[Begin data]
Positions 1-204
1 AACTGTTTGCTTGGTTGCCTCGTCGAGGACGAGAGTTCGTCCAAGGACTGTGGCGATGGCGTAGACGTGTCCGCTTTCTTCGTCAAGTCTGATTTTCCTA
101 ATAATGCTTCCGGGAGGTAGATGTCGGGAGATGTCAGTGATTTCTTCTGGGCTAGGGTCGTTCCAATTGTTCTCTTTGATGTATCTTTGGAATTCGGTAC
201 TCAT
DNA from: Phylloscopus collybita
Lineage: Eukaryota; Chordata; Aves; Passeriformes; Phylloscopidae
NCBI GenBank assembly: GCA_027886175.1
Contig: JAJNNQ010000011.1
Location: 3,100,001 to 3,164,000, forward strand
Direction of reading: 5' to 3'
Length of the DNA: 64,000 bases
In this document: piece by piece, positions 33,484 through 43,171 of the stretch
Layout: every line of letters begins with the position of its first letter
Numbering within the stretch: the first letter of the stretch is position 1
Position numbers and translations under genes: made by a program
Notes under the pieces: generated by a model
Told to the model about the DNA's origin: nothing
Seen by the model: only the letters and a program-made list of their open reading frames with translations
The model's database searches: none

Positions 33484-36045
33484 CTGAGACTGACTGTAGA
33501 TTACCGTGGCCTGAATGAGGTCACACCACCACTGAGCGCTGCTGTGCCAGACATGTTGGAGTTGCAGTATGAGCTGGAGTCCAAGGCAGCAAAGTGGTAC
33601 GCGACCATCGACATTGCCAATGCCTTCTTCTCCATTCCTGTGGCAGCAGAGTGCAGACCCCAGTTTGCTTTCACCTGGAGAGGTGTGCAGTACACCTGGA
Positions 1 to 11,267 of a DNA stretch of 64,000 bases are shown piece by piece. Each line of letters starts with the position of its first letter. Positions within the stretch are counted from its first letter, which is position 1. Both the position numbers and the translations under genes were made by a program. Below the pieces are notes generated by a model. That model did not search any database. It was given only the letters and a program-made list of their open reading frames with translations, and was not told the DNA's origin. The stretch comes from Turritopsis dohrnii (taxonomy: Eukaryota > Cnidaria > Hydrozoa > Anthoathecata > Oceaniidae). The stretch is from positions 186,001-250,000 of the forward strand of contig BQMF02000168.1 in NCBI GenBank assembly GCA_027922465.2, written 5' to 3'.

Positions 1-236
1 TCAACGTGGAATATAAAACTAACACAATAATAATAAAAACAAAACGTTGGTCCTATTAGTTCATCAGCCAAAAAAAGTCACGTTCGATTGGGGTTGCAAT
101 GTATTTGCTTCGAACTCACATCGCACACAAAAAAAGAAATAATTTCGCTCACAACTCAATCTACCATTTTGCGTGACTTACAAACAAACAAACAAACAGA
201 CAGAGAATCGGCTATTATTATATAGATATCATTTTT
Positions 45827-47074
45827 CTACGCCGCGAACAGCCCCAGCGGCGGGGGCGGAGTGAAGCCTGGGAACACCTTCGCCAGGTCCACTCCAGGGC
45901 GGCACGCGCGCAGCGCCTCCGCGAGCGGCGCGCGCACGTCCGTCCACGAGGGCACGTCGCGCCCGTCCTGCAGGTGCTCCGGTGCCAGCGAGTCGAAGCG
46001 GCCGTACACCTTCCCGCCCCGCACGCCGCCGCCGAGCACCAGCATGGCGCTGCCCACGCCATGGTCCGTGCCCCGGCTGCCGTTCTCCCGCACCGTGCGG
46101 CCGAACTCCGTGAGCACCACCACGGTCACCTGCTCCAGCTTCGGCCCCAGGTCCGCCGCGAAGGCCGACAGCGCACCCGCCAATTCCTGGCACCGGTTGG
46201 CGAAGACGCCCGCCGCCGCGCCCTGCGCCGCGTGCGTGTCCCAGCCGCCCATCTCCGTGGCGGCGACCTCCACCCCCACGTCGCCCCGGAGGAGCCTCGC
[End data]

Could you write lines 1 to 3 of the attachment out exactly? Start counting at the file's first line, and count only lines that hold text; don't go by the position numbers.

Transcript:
Positions 1-204
1 AACTGTTTGCTTGGTTGCCTCGTCGAGGACGAGAGTTCGTCCAAGGACTGTGGCGATGGCGTAGACGTGTCCGCTTTCTTCGTCAAGTCTGATTTTCCTA
101 ATAATGCTTCCGGGAGGTAGATGTCGGGAGATGTCAGTGATTTCTTCTGGGCTAGGGTCGTTCCAATTGTTCTCTTTGATGTATCTTTGGAATTCGGTAC